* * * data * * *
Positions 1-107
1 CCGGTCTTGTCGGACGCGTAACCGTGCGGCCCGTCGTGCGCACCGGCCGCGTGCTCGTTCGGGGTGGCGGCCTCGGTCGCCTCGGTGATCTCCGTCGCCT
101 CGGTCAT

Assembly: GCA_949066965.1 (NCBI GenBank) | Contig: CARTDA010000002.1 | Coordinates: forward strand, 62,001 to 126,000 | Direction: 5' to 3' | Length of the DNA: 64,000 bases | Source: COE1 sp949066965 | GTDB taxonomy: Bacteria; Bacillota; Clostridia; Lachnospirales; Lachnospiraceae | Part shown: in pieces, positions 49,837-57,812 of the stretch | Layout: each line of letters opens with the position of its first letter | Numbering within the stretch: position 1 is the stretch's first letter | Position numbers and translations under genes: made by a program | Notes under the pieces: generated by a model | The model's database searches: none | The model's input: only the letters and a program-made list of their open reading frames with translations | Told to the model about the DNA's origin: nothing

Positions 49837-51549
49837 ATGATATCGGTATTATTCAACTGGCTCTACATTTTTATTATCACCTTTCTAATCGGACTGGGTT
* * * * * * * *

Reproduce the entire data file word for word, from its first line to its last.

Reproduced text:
Positions 1-107
1 CCGGTCTTGTCGGACGCGTAACCGTGCGGCCCGTCGTGCGCACCGGCCGCGTGCTCGTTCGGGGTGGCGGCCTCGGTCGCCTCGGTGATCTCCGTCGCCT
101 CGGTCAT

Assembly: GCA_949066965.1 (NCBI GenBank) | Contig: CARTDA010000002.1 | Coordinates: forward strand, 62,001 to 126,000 | Direction: 5' to 3' | Length of the DNA: 64,000 bases | Source: COE1 sp949066965 | GTDB taxonomy: Bacteria; Bacillota; Clostridia; Lachnospirales; Lachnospiraceae | Part shown: in pieces, positions 49,837-57,812 of the stretch | Layout: each line of letters opens with the position of its first letter | Numbering within the stretch: position 1 is the stretch's first letter | Position numbers and translations under genes: made by a program | Notes under the pieces: generated by a model | The model's database searches: none | The model's input: only the letters and a program-made list of their open reading frames with translations | Told to the model about the DNA's origin: nothing

Positions 49837-51549
49837 ATGATATCGGTATTATTCAACTGGCTCTACATTTTTATTATCACCTTTCTAATCGGACTGGGTT